Post by Shireen Parimoo
What's the science?
Over the course of development, neural synapses (junctions where neurons communicate with their targets) grow, shrink, change in numbers, and undergo structural changes, but synaptic function or strength remains stable. Even in the presence of genetic mutations, synaptic strength often remains stable and within a narrow physiological range. It is currently not clear how synapses maintain consistent levels of activity despite the structural variability introduced during development or by mutations. This week in The Journal of Neuroscience, Goel and colleagues investigated the structural and functional neural mechanisms that help stabilize synaptic strength in mutant Drosophila (fruit flies) with disrupted synaptic growth.
How did they do it?
Aberrant synaptic growth and structure is associated with a variety of neural diseases. The authors first identified 300 genetic mutations linked to neural diseases and obtained Drosophila stocks that carried those mutations (mutant lines). They characterized the neuromuscular junction – a type of synapse connecting motor neurons and muscles in each of these 300 mutants. In particular, they measured synaptic growth based on a) the number of synaptic boutons (axon terminals) and b) synaptic strength by electrophysiologically recording the amplitude of excitatory post-synaptic potentials (EPSPs) evoked by stimulation. Mutant lines were selected if they had drastically altered synaptic growth but normal synaptic strength. To determine how synapses with enhanced or reduced growth maintain their strength, the authors investigated the relationship between structural and functional properties of synapses in mutant lines. Structural properties included parameters like the size of boutons and the number and area of active zones (synaptic regions where neurotransmitters are released) at a synapse. Postsynaptic parameters included the amount of postsynaptic neurotransmitter receptors. Functional properties included the quantal content of presynaptic neurons (i.e. the number of synaptic vesicles released upon stimulation) and the amplitude of the spontaneous EPSP events that occur in the absence of any stimulation. The authors systematically examined these properties in mutant lines with reduced and increased synaptic growth and compared them to wild-type Drosophila.
What did they find?
The authors systematically probed synaptic growth and function in the 300 mutant lines and identified 12 with over-grown (too many boutons) or under-grown (fewer boutons) neuromuscular junctions, and 40 with reduced synaptic strength (EPSP amplitude) compared to wild-type Drosophila lines. For the mutant lines that had reduced EPSP amplitude, no change in synaptic growth was observed, indicating that defects in synaptic function occurred independent of altered growth. Conversely, normal synaptic strength was observed in the 12 mutants with dramatic changes in synaptic growth. The authors thus proposed a “homeostatic model” for maintenance of synaptic function, whereby neurotransmitter release at each bouton is reduced at synapses with more boutons but greater at synapses with fewer boutons. These mutants interestingly employed three main strategies to maintain normal synaptic output. When bouton numbers were massively reduced, either bouton size was enlarged to accommodate more neurotransmitter release and maintain normal synaptic strength or spontaneous EPSP amplitude and receptor levels were enhanced to increase postsynaptic sensitivity and compensate for reduced neurotransmitter release. In contrast, synaptic overgrowth mutants exhibited an increase in the total number of neurotransmitter release sites but each of these individual sites were smaller, leading to an adjustment in presynaptic release per bouton. Thus, homeostatic mechanisms stabilize overall synaptic strength while permitting substantial flexibility in synaptic growth.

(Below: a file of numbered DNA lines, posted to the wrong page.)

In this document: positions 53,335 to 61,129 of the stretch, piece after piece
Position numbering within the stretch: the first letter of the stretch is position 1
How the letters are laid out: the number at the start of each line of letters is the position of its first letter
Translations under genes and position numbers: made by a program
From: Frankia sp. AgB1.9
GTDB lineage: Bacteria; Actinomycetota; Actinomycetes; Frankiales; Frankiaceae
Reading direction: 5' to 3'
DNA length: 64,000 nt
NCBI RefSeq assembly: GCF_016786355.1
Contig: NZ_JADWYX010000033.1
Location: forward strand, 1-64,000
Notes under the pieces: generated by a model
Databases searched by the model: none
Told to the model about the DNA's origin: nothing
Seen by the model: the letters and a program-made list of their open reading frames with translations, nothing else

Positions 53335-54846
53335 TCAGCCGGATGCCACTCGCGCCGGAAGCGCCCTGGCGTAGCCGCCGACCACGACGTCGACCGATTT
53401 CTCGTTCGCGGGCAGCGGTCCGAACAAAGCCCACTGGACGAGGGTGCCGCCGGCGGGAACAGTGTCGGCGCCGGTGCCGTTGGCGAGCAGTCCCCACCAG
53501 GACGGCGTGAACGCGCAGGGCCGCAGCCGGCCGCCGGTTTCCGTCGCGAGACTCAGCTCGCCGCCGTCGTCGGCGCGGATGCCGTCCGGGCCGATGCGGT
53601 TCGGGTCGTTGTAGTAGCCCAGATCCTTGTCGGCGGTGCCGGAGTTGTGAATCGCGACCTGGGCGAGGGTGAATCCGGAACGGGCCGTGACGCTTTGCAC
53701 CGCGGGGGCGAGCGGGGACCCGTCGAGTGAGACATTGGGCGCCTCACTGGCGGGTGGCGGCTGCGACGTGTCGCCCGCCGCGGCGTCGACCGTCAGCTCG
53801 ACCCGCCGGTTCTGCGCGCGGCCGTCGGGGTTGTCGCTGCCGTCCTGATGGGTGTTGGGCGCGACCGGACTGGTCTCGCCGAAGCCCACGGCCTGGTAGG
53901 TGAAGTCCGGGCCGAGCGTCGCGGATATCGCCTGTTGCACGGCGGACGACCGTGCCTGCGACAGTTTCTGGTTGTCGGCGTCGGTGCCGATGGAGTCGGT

What's the impact?
This study is the first to illustrate the adaptive pre- and postsynaptic mechanisms that help maintain synaptic strength despite large differences in synaptic growth. These findings enhance our understanding of how neural function remains stable while the underlying synaptic structure is constantly changing during development, maturation, aging, and even disease.
Goel et al. A screen for synaptic growth mutants reveals mechanisms that stabilize synaptic strength. The Journal of Neuroscience (2019). Access the original scientific publication here.